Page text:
August 6, 2012

Will EPA faithfully implement Sackett v. EPA?

By Damien M. Schiff Senior Attorney

You’ll recall the brouhaha begun a few months ago when a senior EPA official was quoted as saying that it would be “same old, same old” at the agency irrespective of the Supreme Court’s decision authorizing landowners to sue when they receive an EPA compliance order.  Shortly thereafter, over a dozen Senators signed a letter to EPA Administrator Jackson asking her, basically, “what gives?”  Ms. Jackson’s subordinate finally answered that letter earlier this month.  The EPA official explains that EPA fully intends to implement Sackett, to apprise landowners of their right to sue, and to ensure that orders are only issued following an extensive investigation.  Let’s hope that EPA is sincere.  But FWIW, at oral argument in the Supreme Court EPA’s attorney had argued that one reason why the Court should not allow landowners to sue is that the agency’s record is oftentimes not complete when the order is issued and that more time is needed for the agency to complete its investigation and decide whether to bring a civil action.  Obviously, if that practice history is true, it is not quite reconcilable with what EPA is saying now.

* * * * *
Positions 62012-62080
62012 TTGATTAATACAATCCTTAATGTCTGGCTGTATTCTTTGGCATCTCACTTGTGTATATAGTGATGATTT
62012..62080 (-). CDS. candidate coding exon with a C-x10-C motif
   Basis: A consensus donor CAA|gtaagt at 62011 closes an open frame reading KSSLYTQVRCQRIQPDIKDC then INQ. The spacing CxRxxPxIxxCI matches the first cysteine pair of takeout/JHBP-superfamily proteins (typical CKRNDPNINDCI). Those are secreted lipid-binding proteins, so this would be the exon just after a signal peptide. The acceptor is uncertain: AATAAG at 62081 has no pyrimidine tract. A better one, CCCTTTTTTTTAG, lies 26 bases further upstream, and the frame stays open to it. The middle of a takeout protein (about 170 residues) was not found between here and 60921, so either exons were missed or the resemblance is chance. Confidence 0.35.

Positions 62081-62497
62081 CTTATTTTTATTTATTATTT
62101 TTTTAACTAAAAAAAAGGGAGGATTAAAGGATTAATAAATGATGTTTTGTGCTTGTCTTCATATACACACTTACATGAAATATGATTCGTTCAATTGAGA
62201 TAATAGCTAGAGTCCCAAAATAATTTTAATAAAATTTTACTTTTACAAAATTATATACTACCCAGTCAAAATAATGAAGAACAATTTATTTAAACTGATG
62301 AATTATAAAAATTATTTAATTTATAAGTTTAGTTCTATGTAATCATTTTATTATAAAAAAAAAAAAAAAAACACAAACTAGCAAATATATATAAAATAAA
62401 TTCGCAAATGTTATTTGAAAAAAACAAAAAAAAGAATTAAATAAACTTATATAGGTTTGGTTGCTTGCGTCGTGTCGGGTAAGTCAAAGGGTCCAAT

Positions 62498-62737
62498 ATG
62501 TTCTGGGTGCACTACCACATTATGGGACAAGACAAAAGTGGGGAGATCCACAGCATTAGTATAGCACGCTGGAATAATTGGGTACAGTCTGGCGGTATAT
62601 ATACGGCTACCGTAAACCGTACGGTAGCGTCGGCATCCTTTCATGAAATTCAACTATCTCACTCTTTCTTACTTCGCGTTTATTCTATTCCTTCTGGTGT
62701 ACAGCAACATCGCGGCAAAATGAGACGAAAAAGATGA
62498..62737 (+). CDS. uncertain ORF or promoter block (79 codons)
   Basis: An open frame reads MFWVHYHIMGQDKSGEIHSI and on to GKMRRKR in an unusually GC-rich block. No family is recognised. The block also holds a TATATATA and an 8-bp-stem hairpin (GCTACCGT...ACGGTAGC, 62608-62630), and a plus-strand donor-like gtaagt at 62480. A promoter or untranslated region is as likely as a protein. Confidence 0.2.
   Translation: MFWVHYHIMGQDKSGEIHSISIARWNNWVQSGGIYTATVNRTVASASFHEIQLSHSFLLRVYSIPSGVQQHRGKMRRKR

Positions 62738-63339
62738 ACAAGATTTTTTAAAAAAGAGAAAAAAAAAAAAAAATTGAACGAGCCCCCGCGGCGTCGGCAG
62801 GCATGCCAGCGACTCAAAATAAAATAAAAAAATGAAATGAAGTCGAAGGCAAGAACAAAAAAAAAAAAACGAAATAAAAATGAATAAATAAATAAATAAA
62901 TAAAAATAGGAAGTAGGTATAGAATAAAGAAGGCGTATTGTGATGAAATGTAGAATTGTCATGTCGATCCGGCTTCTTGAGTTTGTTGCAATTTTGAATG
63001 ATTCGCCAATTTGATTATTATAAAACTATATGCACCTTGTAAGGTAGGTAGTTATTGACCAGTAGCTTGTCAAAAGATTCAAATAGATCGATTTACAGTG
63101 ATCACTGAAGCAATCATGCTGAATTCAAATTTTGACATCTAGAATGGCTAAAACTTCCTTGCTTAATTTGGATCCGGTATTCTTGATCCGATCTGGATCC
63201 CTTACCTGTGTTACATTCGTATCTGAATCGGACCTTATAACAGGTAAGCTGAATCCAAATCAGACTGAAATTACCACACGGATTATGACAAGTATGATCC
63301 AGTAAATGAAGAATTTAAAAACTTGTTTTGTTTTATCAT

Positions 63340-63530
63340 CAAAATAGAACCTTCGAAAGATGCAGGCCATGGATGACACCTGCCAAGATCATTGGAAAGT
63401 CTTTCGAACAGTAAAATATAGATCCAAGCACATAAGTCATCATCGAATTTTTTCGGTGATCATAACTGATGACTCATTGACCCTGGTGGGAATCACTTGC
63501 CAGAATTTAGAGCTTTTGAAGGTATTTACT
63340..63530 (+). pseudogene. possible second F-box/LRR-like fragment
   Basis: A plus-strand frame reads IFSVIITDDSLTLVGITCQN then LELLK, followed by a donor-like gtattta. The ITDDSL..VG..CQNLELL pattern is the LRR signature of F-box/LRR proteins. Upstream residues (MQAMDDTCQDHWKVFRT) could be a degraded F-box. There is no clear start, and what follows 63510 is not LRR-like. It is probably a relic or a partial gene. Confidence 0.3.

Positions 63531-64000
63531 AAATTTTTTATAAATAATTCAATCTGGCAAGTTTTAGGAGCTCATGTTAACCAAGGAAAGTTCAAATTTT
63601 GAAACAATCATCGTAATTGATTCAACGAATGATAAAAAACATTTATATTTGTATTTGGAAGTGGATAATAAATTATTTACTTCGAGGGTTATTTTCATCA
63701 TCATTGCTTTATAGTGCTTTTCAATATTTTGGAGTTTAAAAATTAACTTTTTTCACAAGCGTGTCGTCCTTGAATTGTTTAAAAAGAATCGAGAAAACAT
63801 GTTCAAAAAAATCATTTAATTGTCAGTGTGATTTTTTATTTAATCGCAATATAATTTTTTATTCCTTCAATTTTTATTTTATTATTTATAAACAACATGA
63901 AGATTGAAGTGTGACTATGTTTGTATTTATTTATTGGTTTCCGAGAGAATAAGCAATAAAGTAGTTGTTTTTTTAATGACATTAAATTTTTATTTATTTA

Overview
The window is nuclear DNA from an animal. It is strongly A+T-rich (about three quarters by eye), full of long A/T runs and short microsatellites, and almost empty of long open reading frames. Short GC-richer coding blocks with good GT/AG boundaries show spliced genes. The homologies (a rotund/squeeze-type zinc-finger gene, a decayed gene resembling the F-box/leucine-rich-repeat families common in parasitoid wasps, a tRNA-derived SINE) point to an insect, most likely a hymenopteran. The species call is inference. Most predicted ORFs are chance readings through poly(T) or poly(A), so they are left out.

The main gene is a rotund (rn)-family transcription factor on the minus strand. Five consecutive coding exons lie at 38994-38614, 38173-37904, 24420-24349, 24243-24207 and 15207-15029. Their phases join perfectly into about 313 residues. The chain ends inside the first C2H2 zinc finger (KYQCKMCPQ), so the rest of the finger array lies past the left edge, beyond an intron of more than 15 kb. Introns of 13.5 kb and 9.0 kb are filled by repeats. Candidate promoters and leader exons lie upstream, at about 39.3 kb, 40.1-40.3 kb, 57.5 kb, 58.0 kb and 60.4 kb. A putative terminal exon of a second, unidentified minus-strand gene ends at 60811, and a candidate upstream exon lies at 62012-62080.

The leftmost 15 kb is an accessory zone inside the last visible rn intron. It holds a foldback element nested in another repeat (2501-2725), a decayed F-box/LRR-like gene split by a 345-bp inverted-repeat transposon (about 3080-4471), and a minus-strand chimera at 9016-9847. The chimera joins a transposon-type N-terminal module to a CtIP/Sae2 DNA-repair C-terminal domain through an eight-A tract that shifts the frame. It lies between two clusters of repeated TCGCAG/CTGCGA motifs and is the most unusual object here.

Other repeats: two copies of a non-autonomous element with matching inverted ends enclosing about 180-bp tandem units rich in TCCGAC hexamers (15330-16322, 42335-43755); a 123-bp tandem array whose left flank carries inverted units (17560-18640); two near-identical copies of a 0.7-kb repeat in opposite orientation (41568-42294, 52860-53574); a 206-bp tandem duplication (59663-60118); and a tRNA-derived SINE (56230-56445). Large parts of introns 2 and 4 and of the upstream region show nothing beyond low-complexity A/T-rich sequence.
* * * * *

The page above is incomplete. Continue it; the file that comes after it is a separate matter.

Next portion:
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Sackett v. Environmental Protection Agency

Chantell and Michael Sackett received a local permit to build a modest three-bedroom home on a half-acre lot in an existing, partially built-out residential subdivision in Priest Lake, Idaho. The home poses no threat to water quality but federal EPA regulators nonetheless declared their property to contain a wetland and demanded they stop all work and restore the lot to its natural condition or pay fines of up to $75,000 per day. When they sued to challenge this order, EPA asserted they had no right to judicial review. The district court and Ninth Circuit Court of Appeals agreed, and tossed their lawsuit out of court. The United States Supreme Court unanimously reversed, ruling that failure to allow the lawsuit violated the Sacketts’ constitutional due process rights. They are now litigating their claims in federal district court in Idaho.

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